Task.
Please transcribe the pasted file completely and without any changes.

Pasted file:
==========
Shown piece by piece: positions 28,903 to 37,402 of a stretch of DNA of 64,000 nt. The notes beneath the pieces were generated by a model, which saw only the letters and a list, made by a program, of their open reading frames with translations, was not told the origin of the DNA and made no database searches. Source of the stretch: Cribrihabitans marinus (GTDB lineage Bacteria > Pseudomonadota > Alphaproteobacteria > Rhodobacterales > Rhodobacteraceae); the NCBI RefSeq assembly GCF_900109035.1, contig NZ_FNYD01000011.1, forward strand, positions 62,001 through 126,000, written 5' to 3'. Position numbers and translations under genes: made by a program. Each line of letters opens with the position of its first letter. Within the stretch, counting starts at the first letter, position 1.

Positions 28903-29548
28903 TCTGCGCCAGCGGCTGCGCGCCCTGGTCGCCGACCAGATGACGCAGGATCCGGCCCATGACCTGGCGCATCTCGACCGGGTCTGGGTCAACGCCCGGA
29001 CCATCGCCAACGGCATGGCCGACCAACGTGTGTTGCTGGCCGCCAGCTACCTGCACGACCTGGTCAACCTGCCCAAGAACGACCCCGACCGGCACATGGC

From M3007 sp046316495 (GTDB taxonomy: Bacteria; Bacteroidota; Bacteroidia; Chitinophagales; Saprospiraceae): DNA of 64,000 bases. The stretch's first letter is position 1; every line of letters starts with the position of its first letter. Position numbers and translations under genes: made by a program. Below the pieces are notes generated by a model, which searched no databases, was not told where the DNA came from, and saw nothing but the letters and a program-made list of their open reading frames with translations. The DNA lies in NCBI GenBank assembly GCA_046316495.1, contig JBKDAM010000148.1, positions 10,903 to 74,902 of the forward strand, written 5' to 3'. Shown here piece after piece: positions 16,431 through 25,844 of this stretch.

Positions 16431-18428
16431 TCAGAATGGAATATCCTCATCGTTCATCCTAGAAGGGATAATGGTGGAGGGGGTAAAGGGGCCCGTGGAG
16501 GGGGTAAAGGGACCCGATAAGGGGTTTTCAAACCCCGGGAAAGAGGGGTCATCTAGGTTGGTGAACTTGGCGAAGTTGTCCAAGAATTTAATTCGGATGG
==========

Shown piece by piece: positions 28,903 to 37,402 of a stretch of DNA of 64,000 nt. The notes beneath the pieces were generated by a model, which saw only the letters and a list, made by a program, of their open reading frames with translations, was not told the origin of the DNA and made no database searches. Source of the stretch: Cribrihabitans marinus (GTDB lineage Bacteria > Pseudomonadota > Alphaproteobacteria > Rhodobacterales > Rhodobacteraceae); the NCBI RefSeq assembly GCF_900109035.1, contig NZ_FNYD01000011.1, forward strand, positions 62,001 through 126,000, written 5' to 3'. Position numbers and translations under genes: made by a program. Each line of letters opens with the position of its first letter. Within the stretch, counting starts at the first letter, position 1.

Positions 28903-29548
28903 TCTGCGCCAGCGGCTGCGCGCCCTGGTCGCCGACCAGATGACGCAGGATCCGGCCCATGACCTGGCGCATCTCGACCGGGTCTGGGTCAACGCCCGGA
29001 CCATCGCCAACGGCATGGCCGACCAACGTGTGTTGCTGGCCGCCAGCTACCTGCACGACCTGGTCAACCTGCCCAAGAACGACCCCGACCGGCACATGGC

From M3007 sp046316495 (GTDB taxonomy: Bacteria; Bacteroidota; Bacteroidia; Chitinophagales; Saprospiraceae): DNA of 64,000 bases. The stretch's first letter is position 1; every line of letters starts with the position of its first letter. Position numbers and translations under genes: made by a program. Below the pieces are notes generated by a model, which searched no databases, was not told where the DNA came from, and saw nothing but the letters and a program-made list of their open reading frames with translations. The DNA lies in NCBI GenBank assembly GCA_046316495.1, contig JBKDAM010000148.1, positions 10,903 to 74,902 of the forward strand, written 5' to 3'. Shown here piece after piece: positions 16,431 through 25,844 of this stretch.

Positions 16431-18428
16431 TCAGAATGGAATATCCTCATCGTTCATCCTAGAAGGGATAATGGTGGAGGGGGTAAAGGGGCCCGTGGAG
16501 GGGGTAAAGGGACCCGATAAGGGGTTTTCAAACCCCGGGAAAGAGGGGTCATCTAGGTTGGTGAACTTGGCGAAGTTGTCCAAGAATTTAATTCGGATGG